Yamdrok Lake is amongst the three largest lakes in Tibet and the main attraction during a Yamdrok Lake tour. Once you arrive at the Gampa pass you have great view over the lake to the left and to the right. It’s a great point for photography and to admire the size of the lake and the deep blue colors. Just down the road on the left you have a small café where you can have another great view and see just a bit more of the lake. Did you know that from space the lake looks like a scorpion? See the map on the bottom of this page. On a clear day you can see the Nojin Kangsang mountain with its peak reaching over 7000 meters behind the lake. From here the best is to continue counter-clockwise around the lake and after 30 KM’s you arrive at Nangkatse where you can take lunch. Tibet has great food which I will let you taste in a different post.
TIP! At the Gampa pass do not go to the parking lot as you have to pay; just stop on the road a few meters down to make your photos.
Yamdrok Lake is one of the three holy lakes in Tibet. With a total length of over 72 km long. It’s long but at the other hand it is not wide and is scattered with inlets and bays. A Yamdrok Lake tour takes you along the north-western shore towards the city of Gyantse. In our case until the Karola Glacier from where we headed back to Lhasa. There are various points along the route where you can stop and take a walk to the shore. As the lake is holy it is not allowed to swim or to take a boat on the lake. There is a small ferry taking local people to the other side as there is no road going there but for tourist this has been suspended some years ago.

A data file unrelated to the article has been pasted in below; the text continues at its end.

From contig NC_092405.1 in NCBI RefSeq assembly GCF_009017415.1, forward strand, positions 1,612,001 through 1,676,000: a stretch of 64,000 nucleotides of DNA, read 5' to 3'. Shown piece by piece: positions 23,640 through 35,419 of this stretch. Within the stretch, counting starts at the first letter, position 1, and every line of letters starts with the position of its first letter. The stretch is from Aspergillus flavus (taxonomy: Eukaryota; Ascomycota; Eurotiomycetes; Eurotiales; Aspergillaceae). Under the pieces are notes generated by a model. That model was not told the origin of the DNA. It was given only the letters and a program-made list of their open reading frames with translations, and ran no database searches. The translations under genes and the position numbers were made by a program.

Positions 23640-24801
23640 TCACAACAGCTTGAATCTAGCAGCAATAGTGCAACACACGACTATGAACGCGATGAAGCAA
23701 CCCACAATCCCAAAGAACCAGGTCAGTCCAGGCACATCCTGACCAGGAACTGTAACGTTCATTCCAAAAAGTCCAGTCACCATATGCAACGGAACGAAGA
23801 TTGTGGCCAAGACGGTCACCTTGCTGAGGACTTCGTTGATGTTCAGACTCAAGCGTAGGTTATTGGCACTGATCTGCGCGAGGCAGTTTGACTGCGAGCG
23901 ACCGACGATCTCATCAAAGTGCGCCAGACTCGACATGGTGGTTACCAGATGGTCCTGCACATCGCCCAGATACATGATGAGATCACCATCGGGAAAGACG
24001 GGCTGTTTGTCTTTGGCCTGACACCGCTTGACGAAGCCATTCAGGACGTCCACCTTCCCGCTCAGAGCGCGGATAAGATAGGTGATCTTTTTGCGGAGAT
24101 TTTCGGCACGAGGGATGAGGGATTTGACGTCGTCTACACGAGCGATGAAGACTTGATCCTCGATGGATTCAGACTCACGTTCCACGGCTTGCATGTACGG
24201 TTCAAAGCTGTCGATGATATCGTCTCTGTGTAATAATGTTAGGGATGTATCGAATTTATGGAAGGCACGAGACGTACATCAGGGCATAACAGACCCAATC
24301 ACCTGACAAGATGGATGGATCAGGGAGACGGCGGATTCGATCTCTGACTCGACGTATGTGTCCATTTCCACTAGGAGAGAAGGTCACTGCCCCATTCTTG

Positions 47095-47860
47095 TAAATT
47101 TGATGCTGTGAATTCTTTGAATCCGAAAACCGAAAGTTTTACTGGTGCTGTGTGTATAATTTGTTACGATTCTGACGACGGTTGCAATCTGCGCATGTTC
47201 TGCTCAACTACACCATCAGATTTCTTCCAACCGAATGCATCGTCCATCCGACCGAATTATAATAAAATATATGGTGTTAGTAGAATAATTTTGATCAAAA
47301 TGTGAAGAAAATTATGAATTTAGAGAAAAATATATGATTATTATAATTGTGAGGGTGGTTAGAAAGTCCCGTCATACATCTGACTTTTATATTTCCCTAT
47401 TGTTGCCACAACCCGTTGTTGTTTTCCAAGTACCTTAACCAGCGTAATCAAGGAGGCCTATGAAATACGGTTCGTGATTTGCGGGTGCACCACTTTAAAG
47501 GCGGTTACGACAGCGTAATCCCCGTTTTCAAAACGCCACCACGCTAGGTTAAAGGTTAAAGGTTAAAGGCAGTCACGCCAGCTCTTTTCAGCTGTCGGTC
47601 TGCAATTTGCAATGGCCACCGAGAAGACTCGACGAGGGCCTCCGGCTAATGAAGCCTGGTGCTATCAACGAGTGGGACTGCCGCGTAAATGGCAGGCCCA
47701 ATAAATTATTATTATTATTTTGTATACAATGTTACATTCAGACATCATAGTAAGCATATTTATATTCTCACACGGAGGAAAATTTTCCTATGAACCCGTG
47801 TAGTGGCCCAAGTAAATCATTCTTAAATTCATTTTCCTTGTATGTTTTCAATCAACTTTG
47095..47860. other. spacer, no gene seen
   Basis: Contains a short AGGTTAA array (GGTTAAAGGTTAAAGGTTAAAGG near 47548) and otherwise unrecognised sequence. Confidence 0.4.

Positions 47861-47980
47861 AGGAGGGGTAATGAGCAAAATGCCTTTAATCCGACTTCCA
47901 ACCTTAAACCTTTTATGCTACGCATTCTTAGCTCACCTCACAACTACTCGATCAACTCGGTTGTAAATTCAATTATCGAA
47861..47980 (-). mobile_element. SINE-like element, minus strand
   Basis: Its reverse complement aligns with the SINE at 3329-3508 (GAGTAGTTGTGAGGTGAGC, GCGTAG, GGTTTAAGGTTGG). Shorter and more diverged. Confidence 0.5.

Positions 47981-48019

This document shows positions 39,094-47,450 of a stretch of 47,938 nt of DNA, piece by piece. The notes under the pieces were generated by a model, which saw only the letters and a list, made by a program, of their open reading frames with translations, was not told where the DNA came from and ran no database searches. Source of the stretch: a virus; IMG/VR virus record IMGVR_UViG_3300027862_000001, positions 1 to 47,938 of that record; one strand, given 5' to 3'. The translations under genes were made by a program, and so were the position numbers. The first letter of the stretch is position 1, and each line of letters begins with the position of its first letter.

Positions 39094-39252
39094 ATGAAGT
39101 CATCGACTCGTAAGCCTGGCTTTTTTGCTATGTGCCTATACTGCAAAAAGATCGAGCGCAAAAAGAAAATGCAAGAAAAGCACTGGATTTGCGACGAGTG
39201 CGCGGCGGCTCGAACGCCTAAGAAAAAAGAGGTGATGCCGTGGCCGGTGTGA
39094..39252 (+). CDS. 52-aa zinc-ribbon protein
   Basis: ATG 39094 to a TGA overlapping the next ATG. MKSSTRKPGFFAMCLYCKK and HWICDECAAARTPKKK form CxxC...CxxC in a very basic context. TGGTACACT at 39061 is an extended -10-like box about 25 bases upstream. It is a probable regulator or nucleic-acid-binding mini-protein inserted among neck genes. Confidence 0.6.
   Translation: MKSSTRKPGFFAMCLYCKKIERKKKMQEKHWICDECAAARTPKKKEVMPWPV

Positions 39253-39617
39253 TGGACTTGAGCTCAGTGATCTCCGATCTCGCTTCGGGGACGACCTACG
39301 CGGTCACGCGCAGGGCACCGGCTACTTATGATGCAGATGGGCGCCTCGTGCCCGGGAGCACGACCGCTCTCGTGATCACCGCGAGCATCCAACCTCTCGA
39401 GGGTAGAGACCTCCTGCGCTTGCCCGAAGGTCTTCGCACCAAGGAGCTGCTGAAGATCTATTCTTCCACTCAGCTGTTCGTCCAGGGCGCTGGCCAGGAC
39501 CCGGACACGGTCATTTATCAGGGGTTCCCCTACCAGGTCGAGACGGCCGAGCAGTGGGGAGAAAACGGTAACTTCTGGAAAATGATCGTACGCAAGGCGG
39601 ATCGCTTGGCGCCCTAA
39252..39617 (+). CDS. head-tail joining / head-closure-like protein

The depth is not known but it is sure that it’s decreasing as you can see when you drive to the Samding Monastery. A lot of land has dried up and you can still see the geo-structures of the old lake’s floor. With a hydro-electric power dam in the Western outlet stream the water level is not getting better. The lake is however a nature reserve and more damage is more and more prevented.